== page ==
INDIANAPOLIS — As millions of Americans are trying to get two doses of the COVID-19 vaccine recommended by the CDC, some are wondering if those two doses must be the same brand of vaccine and if getting two different kinds of vaccine could actually be more helpful.
Loren in Monticello, Ind., wrote VERIFY to say, “I know of a person who refused the second COVID-19 shot because what was available was the brand not received at the first shot. Is mixing Pfizer and Moderna shots OK or a problem?”
And Juanita emailed to say she’d like her second COVID-19 vaccine dose to be a different brand than the first “to get better protection for Covid19, especially the new variants. Is it safe and can it be done?”
Questions like these have been popular in the 13News VERIFY inbox since the New York Times published an article last month reporting health officials in Great Britain changed their vaccine guidelines to allow for a “mix-and-match” vaccine regimen.
So is mixing and matching different brands of the COVID-19 safe and perhaps even a good idea?
Public Health England, the US Centers for Disease Control and the journal Nature.
What we found
Great Britain’s executive health agency known as Public Health England is not really advocating that its citizens get different vaccines. The agency’s latest guidance says “every effort should be made” to complete dosing with the same shot given during the first vaccination. But when “the same vaccine is not available, or if the first product received is unknown, it is reasonable to offer one dose of the locally available product” for the second vaccination.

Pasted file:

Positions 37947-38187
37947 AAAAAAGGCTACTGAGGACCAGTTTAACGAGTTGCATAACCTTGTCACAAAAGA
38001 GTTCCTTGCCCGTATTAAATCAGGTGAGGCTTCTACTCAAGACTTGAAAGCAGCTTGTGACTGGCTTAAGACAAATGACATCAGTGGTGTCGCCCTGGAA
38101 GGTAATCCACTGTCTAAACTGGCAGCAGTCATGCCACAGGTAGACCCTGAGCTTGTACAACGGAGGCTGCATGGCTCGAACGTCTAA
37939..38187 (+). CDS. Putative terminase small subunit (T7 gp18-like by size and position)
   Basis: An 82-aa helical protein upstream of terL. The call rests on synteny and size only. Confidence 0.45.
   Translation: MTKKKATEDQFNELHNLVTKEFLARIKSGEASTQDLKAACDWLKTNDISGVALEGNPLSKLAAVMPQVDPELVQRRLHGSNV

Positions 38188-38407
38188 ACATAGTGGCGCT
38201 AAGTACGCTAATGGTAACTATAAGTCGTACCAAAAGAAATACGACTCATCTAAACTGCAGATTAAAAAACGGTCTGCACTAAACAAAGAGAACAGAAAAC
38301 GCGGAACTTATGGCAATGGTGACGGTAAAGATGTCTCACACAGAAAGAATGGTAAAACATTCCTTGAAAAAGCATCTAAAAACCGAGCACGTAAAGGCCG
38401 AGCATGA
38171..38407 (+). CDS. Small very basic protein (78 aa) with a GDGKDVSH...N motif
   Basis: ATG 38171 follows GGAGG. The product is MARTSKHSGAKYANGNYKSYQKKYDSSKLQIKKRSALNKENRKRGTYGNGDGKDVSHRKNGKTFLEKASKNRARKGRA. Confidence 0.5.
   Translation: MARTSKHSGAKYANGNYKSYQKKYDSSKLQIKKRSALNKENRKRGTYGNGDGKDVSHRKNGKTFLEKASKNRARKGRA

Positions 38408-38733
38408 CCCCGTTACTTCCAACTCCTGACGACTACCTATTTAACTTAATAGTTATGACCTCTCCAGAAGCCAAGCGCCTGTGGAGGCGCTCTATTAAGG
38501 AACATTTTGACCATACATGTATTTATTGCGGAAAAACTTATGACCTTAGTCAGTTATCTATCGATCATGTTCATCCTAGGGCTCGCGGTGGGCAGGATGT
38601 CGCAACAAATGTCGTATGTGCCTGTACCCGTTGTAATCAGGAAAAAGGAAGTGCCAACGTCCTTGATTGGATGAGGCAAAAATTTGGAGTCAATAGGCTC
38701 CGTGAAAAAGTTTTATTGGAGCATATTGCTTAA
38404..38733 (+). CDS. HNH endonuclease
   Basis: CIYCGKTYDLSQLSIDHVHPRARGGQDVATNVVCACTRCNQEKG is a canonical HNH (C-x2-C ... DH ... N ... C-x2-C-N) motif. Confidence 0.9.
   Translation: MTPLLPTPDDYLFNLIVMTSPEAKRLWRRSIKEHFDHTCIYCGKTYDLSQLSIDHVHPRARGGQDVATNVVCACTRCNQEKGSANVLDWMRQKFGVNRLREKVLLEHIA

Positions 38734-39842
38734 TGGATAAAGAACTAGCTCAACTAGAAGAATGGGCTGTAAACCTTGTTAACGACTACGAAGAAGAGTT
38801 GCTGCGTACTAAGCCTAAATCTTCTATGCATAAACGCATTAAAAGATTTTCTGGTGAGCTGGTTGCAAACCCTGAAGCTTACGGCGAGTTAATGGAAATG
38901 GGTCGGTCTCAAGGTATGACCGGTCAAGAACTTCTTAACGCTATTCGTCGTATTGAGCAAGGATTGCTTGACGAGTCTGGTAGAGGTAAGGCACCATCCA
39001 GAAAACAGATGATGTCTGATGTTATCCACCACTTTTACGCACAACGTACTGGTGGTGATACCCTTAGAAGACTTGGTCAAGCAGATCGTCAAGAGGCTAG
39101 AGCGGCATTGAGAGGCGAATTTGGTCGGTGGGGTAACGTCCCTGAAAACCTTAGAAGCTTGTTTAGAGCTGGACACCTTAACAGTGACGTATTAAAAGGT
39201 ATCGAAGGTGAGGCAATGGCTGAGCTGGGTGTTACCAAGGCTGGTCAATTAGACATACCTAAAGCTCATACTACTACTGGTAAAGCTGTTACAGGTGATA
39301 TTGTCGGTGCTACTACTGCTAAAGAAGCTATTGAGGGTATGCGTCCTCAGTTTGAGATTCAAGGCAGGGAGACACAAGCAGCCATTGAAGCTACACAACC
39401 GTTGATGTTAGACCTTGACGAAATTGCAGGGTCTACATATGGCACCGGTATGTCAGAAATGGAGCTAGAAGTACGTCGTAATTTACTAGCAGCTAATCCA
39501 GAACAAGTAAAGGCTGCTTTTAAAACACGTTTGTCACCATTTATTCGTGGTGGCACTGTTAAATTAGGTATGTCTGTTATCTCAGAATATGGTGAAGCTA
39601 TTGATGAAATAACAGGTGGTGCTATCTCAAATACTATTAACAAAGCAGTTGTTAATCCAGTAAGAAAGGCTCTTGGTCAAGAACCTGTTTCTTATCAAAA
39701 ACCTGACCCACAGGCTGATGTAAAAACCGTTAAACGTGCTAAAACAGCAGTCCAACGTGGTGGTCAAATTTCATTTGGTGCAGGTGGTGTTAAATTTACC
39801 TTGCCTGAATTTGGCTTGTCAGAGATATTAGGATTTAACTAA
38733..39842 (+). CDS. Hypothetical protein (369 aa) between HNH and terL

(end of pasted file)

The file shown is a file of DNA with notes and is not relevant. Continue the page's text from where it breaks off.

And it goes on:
Here in the US, the CDC takes a much stronger position against mixing and matching COVID-19 vaccines.
The CDC website says taking any of the approved vaccines is OK, but “COVID-19 vaccines are not interchangeable with each other or with other COVID-19 vaccine products. The safety and efficacy of a mixed-product series have not been evaluated. Both doses of the series should be completed with the same product.”
And the agency says different brands of the vaccine should be administered to the same person only in “exceptional situations."
The journal Nature reports British researchers launched a new study last week to determine the impact of giving individuals a shot of both the Pfizer and AstraZeneca vaccines – and whether that could even boost someone’s immune response compared to getting just one brand of vaccine. But getting the results of that Oxford University study will take time.
So is it safe to mix and match different types of vaccines? The short answer is: we don't know. That has not been tested, so we don’t have an answer yet.
But VERIFY can confirm the CDC and the national health department in England highly recommend sticking with one vaccine for both doses whenever possible.
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